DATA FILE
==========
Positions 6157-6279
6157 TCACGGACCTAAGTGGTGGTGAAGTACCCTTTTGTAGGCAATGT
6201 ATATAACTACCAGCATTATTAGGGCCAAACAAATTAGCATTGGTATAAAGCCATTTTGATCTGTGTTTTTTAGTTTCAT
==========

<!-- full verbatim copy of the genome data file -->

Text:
Positions 6157-6279
6157 TCACGGACCTAAGTGGTGGTGAAGTACCCTTTTGTAGGCAATGT
6201 ATATAACTACCAGCATTATTAGGGCCAAACAAATTAGCATTGGTATAAAGCCATTTTGATCTGTGTTTTTTAGTTTCAT